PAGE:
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|Title:||Differences in the association between obesity and obstructive sleep apnea among children and adolescents|
van den Heuvel, C.
|Citation:||The Journal of Clinical Sleep Medicine, 2009; 5(6):506-511|
|Publisher:||The American Academy of Sleep Medicine|
|Mark J. Kohler, Swetlana Thormaehlen, J. Declan Kennedy, Yvonne Pamula, Cameron J. van den Heuvel, Kurt Lushington and A. James Martin|
|Abstract:||Study Objectives: Overweight and obesity are thought to increase the risk of obstructive sleep apnea syndrome (OSAS) among children. However, previous results have been inconsistent and appear to be confounded by both ethnicity and the different ages of children studied. To determine whether the association between excess weight and OSAS varies with age across childhood, we assessed polysomnographic data from a series of Caucasian children and adolescents referred for clinical evaluation of snoring. Methods: Sleep and OSAS severity were assessed using polysomnography in 234 children aged 2.0 to 18.0 years. All children were referred for overnight evaluation of suspected OSAS. Severity of OSAS as a function of body mass and age were then evaluated. Results: Risk of OSAS among adolescents (age ≥ 12 years) was increased 3.5 fold with each standard-deviation increase in body mass index z-score. Risk of OSAS was not significantly increased with increasing body mass among younger children. Conclusions: Similar to adults, adolescent children show an increased risk for having OSAS in association with overweight and obesity. For Caucasian children, overweight and obesity should be considered a significant risk for OSAS among adolescents or from age 12 years, especially when in combination with other established risk factors, including snoring and adenotonsillar hypertrophy.|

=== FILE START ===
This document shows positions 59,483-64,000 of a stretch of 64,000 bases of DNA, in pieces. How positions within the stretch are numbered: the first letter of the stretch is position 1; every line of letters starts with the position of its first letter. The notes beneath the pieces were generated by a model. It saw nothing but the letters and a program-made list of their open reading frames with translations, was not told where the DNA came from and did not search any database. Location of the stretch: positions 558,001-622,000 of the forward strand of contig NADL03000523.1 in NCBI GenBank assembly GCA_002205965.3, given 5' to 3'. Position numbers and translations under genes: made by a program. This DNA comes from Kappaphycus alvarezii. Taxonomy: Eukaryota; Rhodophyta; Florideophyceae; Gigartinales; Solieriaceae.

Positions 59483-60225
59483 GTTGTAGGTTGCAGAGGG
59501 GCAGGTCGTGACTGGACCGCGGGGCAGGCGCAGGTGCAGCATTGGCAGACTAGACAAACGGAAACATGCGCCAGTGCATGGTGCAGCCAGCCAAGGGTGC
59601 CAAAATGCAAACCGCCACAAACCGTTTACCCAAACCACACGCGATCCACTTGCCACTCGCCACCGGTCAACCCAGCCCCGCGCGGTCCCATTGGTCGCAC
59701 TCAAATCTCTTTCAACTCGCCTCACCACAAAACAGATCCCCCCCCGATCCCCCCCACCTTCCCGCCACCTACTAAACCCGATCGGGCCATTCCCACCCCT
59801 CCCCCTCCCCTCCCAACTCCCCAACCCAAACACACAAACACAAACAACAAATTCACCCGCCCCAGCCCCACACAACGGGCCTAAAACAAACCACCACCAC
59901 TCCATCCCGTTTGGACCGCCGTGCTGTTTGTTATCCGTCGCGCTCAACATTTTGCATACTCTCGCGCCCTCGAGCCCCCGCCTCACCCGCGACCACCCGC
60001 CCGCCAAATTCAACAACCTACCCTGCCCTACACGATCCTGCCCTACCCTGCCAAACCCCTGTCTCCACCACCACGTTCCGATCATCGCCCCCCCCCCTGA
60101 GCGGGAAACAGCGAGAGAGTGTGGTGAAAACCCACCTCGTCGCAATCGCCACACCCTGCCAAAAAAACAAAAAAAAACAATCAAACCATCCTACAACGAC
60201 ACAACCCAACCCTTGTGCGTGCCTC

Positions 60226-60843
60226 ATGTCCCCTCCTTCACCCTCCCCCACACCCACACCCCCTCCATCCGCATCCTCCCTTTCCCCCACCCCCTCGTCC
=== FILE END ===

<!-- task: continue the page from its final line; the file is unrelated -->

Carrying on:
|Appears in Collections:||Aurora harvest|
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